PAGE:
Wednesday, May 25


Big flack in Texas over the fact that the Waxahachie High School yearbook was printed with the caption "Black Girl" identifying the only African-American member of the National Honor Society. Waxahachie, about 25 miles south of Dallas with a population of 20,000+, is the scene of the megastar movie (Sally Fields/Danny Glover/John Malkovich/Ed Harris/Amy Madigan et al) "Places in the Heart." Young Shadoyia Jones was graduating 17th in her graduating class of about 400 and was devastated, according to her aunt and the local NAACP president (heard by me on Dallas KLIF talk station show The Greg Knapp Experience this afternoon), to be labeled by her race and not her identity after all her hard work and accomplishments. Seems it was a matter of carelessness, not maliciousness, as the unidentified student in charge of that section of the yearbook "didn't know her name" and used the designation "black girl" as a placeholder. Therefore, say most local residents, all should be forgiven and forgotten, especially since the school has offered to replace the offending page to any student who will submit to having their yearbook's page ripped out and replaced with a correct one (I'm sure that just EVERYONE will be rushing in for that). "It's a matter of hypersensitivity," I heard at least one representative caller to Knapp's show say. How could the student in charge be expected to know everybody's name in a class of about 400? Just an honest mistake.

Except. I was a member of the NHS in a class of 500, and there were only about 50 of us. So I'd expect about the same ratio in the Waxahachie school. How is it possible that the student in charge knew EVERY WHITE MEMBER but didn't know the name of the sole (and therefore standout) African-American? And even if so, it shows a marked lack of sensitivity not to have made every effort to have discovered, and supplied, the missing name. Again, I was a member of my yearbook staff, and we were carefully supervised by adult staff; after all, yearbook is a credited class, a teaching and learning exercise -- students aren't expected to be professionals at such a juncture.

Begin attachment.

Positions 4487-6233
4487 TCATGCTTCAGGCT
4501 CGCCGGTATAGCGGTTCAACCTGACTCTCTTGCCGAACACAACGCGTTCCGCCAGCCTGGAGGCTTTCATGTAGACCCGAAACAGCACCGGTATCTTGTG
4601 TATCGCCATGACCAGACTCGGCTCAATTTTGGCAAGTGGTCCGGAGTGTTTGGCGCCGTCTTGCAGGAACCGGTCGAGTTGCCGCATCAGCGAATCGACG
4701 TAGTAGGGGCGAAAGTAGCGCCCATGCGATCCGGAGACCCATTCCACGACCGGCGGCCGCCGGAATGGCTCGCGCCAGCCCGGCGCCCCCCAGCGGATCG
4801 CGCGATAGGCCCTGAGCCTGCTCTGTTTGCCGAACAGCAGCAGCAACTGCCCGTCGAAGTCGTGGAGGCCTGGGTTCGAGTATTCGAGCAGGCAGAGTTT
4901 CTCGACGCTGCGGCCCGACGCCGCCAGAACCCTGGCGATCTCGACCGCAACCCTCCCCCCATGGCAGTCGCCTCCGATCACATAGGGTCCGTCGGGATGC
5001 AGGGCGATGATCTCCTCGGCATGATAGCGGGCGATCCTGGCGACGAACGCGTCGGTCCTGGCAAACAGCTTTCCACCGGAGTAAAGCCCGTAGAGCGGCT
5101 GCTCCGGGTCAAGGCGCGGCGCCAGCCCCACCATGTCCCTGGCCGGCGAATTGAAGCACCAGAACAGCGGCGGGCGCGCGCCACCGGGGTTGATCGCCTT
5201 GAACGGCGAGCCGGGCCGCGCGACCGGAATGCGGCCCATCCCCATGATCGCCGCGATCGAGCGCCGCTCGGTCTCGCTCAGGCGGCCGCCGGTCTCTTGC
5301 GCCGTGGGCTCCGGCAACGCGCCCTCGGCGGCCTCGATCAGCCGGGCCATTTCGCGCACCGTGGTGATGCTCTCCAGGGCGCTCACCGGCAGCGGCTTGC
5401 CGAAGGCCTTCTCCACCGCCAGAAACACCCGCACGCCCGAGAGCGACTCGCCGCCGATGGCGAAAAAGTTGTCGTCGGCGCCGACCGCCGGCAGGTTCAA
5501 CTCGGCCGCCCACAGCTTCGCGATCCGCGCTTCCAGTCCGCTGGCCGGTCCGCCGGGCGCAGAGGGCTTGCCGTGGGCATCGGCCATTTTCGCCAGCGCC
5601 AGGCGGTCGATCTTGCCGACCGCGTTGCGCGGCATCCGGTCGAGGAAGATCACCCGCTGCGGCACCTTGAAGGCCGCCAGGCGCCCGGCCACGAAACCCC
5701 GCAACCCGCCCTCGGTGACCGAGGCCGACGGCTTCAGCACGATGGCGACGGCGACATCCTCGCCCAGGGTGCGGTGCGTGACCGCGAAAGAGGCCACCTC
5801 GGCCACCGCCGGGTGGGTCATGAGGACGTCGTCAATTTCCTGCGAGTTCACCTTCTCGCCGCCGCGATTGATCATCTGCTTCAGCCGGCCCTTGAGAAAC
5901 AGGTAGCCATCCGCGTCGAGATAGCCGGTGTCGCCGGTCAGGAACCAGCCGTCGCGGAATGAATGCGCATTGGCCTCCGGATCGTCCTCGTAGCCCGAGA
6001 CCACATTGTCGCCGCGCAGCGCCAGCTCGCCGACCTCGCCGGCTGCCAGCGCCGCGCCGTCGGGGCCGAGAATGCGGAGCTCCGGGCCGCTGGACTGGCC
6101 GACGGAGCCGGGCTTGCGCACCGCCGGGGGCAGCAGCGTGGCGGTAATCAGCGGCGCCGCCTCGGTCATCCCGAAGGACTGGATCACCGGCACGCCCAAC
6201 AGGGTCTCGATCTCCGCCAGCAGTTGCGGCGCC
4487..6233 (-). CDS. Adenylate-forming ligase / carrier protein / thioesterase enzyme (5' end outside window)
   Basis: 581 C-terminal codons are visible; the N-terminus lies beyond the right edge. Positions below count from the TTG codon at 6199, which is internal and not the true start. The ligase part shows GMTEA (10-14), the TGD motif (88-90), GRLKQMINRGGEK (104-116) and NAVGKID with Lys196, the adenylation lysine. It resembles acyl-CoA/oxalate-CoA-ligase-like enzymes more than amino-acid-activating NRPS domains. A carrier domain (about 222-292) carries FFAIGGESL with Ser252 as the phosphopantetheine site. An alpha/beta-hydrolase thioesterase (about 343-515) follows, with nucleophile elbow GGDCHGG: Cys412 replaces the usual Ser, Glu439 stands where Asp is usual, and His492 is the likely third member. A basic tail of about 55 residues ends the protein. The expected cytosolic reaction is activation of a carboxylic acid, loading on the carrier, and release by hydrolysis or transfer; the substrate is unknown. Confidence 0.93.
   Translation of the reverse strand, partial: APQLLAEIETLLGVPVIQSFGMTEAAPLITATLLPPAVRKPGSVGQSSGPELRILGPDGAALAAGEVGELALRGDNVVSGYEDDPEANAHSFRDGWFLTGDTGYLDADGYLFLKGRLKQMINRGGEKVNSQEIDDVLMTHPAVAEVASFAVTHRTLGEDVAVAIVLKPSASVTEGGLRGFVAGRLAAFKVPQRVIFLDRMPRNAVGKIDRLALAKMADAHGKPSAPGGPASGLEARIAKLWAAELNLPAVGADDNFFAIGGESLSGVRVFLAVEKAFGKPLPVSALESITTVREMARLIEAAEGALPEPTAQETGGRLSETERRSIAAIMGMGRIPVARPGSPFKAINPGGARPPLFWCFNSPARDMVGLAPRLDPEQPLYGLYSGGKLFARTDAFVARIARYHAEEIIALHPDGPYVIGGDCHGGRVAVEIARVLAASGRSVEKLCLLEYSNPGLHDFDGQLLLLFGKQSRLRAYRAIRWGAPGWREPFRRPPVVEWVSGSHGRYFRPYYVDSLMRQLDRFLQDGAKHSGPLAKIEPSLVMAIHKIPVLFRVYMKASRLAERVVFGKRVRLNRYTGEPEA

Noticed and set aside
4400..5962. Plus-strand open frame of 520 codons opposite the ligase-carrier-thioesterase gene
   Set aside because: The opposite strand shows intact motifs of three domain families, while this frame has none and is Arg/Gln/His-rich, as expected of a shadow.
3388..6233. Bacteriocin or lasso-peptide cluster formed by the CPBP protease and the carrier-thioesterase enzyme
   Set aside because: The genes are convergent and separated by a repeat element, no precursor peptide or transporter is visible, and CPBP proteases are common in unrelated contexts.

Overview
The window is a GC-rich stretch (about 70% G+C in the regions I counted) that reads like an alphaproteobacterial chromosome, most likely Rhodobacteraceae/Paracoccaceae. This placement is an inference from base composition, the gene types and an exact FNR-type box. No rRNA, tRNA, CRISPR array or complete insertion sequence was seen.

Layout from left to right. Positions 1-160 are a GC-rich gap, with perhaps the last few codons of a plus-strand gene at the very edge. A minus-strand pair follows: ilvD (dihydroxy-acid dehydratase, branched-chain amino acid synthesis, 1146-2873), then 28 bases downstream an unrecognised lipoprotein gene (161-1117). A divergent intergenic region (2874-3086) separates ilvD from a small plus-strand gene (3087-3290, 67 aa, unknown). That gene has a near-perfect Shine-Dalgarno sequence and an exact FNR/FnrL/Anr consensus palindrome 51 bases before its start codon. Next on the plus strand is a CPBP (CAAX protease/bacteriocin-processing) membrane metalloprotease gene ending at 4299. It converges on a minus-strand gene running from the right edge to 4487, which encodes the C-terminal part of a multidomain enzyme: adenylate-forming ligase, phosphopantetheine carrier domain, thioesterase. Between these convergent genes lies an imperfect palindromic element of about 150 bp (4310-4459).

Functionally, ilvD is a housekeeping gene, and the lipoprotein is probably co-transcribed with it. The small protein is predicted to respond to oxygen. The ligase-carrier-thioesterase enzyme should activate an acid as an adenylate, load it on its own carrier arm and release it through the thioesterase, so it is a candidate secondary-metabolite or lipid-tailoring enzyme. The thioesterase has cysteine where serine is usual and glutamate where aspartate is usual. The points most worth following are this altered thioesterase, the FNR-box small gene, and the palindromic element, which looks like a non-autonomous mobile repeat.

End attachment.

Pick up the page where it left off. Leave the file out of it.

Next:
Yes, it's perfectly possible that this was just an embarrassing oversight. But it shows a marked lack of consideration, and delicate understanding, not to see how even if apart from a race issue, this event has resulted in a very real reality check for a young lady who, by all accounts, is an outstanding achiever: her race is her chief identifier. And while others may not see it, I can't help but remember how fragile the egos my own daughters were at the same age, trying so desperately to blend in and be accepted. How would they have felt to be identified, even accidentally, as "fat girl" or "ugly girl"? It's not realistic to dismiss racial sensitivities as "in the past" -- we know from statistical studies that African-Americans are more likely to be viewed suspiciously by police and other authorities, to be "last hired, first fired" even today. Even as we encourage young minorities to aspire to assimilation and to the "ownership class," we continue to regard them, as a group, as people who have to prove themselves individually unlike their Caucasian counterparts who receive an initial societal acceptance based solely on their position as members of the predominant race.

This young woman, who was trying to do exactly that, has been embarrassed and enlightened. She may not be the victim of a crime, but it is not right to belittle the impact on her self-respect, her self-esteem, and her world vision. As the mother of daughters, I am terribly, terribly sympathetic. I hope she will quickly recover from this unfortunate incident.


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